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ARS Home » Midwest Area » West Lafayette, Indiana » Livestock Behavior Research » Research » Publications at this Location » Publication #194409


item DENNIS, R
item MUIR, W
item Cheng, Heng Wei

Submitted to: International Society of Applied Ethology
Publication Type: Abstract Only
Publication Acceptance Date: 5/17/2006
Publication Date: 10/8/2006
Citation: Dennis, R.L., Muir, W.M., Cheng, H. 2006. Effects of raclopride on aggression and stress in diversely selected chicken lines. International Society of Applied Ethology. p. 144.

Interpretive Summary:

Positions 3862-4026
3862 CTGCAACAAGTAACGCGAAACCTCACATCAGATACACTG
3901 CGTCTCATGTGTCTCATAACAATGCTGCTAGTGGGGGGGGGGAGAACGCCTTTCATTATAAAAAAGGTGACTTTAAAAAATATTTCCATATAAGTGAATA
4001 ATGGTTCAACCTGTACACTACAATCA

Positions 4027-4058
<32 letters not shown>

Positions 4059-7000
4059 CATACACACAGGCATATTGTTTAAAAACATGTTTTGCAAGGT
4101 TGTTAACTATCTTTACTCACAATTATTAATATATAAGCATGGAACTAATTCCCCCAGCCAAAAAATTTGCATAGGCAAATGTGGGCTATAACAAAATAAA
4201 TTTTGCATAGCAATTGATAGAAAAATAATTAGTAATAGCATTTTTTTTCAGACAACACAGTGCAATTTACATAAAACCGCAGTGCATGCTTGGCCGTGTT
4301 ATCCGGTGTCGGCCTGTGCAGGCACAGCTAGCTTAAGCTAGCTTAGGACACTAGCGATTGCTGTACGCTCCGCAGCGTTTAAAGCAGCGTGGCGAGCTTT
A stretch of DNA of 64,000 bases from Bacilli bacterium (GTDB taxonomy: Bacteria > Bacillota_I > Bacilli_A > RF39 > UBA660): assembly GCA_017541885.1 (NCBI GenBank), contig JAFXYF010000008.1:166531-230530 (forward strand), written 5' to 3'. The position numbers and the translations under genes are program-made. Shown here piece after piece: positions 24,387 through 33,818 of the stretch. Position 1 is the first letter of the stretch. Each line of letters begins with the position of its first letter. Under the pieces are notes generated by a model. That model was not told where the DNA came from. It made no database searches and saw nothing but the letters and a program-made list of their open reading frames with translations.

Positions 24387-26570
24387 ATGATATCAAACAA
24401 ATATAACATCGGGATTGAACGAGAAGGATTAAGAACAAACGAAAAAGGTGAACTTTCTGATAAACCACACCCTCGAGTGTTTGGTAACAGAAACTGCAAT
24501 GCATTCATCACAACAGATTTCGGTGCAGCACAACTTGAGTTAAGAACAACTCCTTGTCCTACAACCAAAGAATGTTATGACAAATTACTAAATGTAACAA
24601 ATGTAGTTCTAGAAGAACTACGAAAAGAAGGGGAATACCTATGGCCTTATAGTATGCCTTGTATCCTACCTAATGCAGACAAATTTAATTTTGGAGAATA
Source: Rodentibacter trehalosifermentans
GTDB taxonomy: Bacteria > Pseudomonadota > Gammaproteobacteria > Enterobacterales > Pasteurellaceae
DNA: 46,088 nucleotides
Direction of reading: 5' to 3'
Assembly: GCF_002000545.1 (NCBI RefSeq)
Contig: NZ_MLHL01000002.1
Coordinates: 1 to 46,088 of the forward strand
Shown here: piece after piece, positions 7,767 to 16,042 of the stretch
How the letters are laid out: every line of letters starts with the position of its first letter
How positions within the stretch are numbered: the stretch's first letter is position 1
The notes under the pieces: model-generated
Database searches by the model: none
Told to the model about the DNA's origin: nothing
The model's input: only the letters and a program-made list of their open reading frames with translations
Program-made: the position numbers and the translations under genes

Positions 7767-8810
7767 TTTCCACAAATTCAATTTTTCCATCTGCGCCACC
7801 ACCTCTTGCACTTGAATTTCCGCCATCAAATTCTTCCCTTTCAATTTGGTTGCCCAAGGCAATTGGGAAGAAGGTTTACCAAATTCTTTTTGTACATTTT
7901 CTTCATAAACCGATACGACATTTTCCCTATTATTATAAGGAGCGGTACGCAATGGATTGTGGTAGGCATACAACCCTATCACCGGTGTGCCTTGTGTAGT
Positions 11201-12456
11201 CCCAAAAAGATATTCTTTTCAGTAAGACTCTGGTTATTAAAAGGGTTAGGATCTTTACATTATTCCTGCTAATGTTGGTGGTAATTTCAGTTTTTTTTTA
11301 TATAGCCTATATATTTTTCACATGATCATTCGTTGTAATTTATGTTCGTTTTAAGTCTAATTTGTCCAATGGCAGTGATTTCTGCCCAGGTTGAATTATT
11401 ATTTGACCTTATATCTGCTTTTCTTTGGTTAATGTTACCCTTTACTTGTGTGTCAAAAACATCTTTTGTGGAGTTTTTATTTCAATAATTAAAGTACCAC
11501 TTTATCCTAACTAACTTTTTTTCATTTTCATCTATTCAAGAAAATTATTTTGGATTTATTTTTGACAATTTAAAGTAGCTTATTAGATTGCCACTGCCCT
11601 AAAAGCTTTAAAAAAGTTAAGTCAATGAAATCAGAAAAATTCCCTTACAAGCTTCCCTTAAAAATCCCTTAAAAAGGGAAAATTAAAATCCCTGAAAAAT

Technical Abstract: Lines of White Leghorn chickens were divergently selected for high (HGPS) and low (LGPS) group productivity and survivability. The selection resulted in two distinct genetic lines characterized by differential cannibalism, flightiness, and immunocompetence; resulting in differences in coping with social stress. HGPS birds have a superior stress coping strategy when compared with LGPS birds or birds of Dekalb XL (DXL), a commercial strain. The line's unique characteristics in stress response and the changes in behavior and production could be reflected in the selection-induced different expressions of dopaminergic system. The genetic basis of differential role of the dopamine 2 (D2) receptor activities in aggressiveness was examined in the diversely selected chicken lines. At 65 wk of age, birds of the same strain were housed in pairs; the dominant bird was treated with raclopride injections (or saline) for ten consecutive days to determine the differential role of stress coping ability in aggressive responsiveness to a D2 antagonist. Following treatment with raclopride, a D2 antagonist, dominant birds of all strains showed reduced frequency of aggressive pecks (P<0.05; n=15). While untreated subordinates paired with raclopride injected birds increased pecking frequency (P<0.05). Two days after treatment, LGPS and DXL birds returned to pre-injection levels of aggressive threats (P>0.05), while HGPS birds maintained a depressed frequency of threats (P<0.05). In addition, strain differences in aggressive responsiveness coincided with an increase in epinephrine in raclopride treated LGPS birds (P<0.05) but not in HGPS and DXL birds (P>0.05) relative to intra-line controls. Our findings suggest a functional linkage between the genetic basis of stress coping ability and the dopamine system regulating aggressive responsiveness. The data further indicate that the sympathetic-adreno-medullary axis is directly involved in regulating both stress coping strategy and aggressiveness.